Middle East business title AME Info has published an in-depth and extensive interview with Adobe president and CEO Bruce Chizen (illustrated).

Chizen is credited with turning the company around in the late 1990s, and with seeing-off a hostile take-over bid from desktop publishing rival, Quark. The company recently announced the most successful quarter's trading in its history, beating analysts – and its own – expectations.

Things came to a head in August 1998, according to the interview. It was at this point that the company was hit by trembling economies in the Far East. Company founders John Warnock and Chuck Geschke decided to engage in a major streamlining of the company.

On Quark's attempt to take over Adobe, Chizen said: "Right after Quark announced its takeover bid, there was the Seybold publishing show. There was a session where the people in the audience were asked to vote – how many people want Quark to take over Adobe and how many people don't? I don't think anybody raised their hand [to express] their desire for Quark to take over Adobe. That is because our customers like what Adobe does and stands for, and that gives us a great deal of permission."

Chizen discusses the way the company chose to focus on its critical market of creative professionals, and also on document workflow products, such as Acrobat. The company also had to integrate its disparate sales and marketing groups, which all used different systems.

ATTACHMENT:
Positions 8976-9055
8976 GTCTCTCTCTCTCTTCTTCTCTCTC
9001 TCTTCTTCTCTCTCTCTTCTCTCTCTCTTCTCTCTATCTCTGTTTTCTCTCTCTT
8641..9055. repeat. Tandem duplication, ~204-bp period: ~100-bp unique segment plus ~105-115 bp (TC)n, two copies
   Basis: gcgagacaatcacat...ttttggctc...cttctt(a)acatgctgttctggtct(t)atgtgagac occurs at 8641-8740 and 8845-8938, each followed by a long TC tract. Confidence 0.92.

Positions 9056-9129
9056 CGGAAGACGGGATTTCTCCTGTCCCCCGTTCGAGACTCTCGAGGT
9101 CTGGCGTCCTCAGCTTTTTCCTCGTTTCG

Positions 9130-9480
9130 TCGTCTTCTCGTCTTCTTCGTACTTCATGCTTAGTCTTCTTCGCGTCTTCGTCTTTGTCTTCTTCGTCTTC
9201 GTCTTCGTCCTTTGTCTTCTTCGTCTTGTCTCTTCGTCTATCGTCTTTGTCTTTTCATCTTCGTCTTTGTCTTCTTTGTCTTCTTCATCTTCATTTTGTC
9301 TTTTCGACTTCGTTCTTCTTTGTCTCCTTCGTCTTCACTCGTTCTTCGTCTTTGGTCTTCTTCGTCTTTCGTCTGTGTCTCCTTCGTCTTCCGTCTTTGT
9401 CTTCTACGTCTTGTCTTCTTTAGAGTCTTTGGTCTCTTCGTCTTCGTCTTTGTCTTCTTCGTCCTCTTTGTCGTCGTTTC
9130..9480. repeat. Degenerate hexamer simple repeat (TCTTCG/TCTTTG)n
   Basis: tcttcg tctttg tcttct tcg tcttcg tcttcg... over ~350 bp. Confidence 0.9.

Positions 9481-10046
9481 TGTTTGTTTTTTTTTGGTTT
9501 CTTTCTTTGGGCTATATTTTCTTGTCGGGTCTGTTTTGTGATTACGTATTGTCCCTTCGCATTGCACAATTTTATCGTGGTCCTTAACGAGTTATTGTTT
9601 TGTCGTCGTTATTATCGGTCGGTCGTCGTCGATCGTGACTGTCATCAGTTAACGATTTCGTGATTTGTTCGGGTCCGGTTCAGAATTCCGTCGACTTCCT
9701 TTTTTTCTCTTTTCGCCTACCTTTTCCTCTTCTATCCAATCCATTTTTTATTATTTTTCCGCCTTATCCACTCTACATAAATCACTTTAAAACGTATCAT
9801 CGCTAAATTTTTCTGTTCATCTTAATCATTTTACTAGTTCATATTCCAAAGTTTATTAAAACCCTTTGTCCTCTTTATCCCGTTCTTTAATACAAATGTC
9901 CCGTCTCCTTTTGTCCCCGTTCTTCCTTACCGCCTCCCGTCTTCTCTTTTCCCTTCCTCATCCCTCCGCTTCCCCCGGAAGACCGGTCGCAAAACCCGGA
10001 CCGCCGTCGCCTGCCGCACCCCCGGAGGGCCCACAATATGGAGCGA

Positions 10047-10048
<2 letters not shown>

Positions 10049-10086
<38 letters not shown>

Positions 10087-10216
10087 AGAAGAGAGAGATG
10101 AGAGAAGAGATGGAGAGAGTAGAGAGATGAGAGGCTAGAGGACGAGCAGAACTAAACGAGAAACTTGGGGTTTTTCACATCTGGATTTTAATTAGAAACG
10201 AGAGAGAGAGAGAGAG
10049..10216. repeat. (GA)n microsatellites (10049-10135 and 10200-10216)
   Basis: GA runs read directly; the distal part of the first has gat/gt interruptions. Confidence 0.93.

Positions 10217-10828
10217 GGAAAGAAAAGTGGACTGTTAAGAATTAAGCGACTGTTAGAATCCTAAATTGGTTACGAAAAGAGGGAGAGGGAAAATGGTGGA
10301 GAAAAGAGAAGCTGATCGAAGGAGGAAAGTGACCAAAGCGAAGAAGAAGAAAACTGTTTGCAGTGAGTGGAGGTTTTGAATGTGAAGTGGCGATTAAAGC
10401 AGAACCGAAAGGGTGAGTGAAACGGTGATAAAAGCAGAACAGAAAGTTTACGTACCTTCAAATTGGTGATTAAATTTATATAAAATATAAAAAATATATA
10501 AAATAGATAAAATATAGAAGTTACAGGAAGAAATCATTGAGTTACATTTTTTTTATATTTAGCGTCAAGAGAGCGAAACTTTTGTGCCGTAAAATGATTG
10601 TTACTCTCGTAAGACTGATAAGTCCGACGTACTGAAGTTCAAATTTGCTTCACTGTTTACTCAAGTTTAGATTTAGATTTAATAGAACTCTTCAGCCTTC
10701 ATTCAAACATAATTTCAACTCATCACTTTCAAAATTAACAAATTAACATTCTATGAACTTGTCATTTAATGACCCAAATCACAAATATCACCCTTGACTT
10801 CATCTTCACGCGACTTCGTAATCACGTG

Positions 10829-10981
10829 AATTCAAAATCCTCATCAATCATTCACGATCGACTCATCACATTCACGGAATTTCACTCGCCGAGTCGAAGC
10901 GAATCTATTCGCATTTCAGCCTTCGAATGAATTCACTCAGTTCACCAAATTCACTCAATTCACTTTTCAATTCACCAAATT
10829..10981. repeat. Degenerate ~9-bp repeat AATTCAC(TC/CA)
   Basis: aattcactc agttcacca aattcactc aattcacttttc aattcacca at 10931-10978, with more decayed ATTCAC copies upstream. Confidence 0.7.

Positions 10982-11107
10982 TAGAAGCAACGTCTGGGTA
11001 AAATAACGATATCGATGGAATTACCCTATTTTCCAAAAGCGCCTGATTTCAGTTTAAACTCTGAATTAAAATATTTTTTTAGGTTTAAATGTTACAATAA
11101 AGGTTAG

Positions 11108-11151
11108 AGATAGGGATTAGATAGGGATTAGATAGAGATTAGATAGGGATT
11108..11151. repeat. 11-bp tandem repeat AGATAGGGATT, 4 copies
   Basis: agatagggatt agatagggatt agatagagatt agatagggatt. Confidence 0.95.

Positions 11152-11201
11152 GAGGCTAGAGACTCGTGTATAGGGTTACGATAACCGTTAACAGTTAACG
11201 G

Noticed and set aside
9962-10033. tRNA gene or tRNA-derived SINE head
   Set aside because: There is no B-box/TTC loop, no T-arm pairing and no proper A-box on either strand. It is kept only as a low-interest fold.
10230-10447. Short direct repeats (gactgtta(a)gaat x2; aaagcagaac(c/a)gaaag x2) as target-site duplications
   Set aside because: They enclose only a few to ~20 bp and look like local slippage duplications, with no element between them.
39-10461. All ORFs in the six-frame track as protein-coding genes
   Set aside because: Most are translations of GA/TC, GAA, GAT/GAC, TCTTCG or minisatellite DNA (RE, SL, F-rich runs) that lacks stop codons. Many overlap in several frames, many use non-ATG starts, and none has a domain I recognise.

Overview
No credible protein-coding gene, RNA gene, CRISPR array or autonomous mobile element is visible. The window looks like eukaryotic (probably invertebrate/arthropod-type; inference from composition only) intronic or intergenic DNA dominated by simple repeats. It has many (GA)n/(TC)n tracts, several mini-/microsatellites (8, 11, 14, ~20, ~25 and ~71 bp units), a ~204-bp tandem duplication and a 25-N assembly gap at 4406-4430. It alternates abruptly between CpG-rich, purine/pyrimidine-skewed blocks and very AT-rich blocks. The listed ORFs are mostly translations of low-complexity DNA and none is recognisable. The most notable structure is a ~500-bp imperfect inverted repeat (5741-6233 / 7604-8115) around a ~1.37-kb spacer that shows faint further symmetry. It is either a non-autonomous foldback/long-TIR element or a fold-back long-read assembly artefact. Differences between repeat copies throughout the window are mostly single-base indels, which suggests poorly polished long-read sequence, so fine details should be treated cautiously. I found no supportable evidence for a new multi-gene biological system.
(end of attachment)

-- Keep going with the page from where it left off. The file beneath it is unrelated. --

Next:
"As a result, it took us three weeks after the close of a quarter to report our earnings. There were some quarters in which, on the Wednesday night prior to the disclosure deadline, we were still trying to figure out what the real numbers were," said Chizen.

Describing Adobe today as a "technology platform provider", Chizen said: "What we've done recently with the Creative Suite allows us to provide not only a great solution for our customers but it provides a vehicle in which to build more products and services".

On Photoshop he says, "More than half the people who use Photoshop – a product targeted at professionals are not professionals". The company also intends building "products and services on top of that desktop platform".

"You can imagine, over time, providing services that might allow us to participate in mobility as well as in print workflows for photo finishing. We might do this directly or through partnerships," he said.

The company leader is proud of Adobe's achievements: "We truly have made a difference in the world. In the early days, our challenge was about taking pretty stuff on a screen and expressing it on paper through PostScript. Then think about our graphics applications; just about any logo you see was probably created with Illustrator. The type you see is probably an Adobe font. The image you see on the Web was probably touched by Adobe Photoshop. The title effect you see in a movie was probably enhanced by Adobe After Effects. And just about any important document you see on the Web is communicated with PDF and Acrobat."

"The fact that we have had that kind of impact on society – and the belief that we could continue to have that impact on society – is, I believe, what has motivated our employees more than anything else".

He describes the main impact of Adobe's corporate reorganization as: "Trying to become more customer focused. We're not exactly where I think we need to be, but we're much better than we used to be. We used to develop the technology, ship the product, and then figure out who should buy it. I'm overstating this to some degree, but in some cases it's true".

Looking forward, Adobe's CEO said that in five years: "I believe we'll be thought of as the enterprise company. However, we'll continue to have a very loyal following of creative professionals, and we'll continue to provide solutions for the digital photography enthusiast".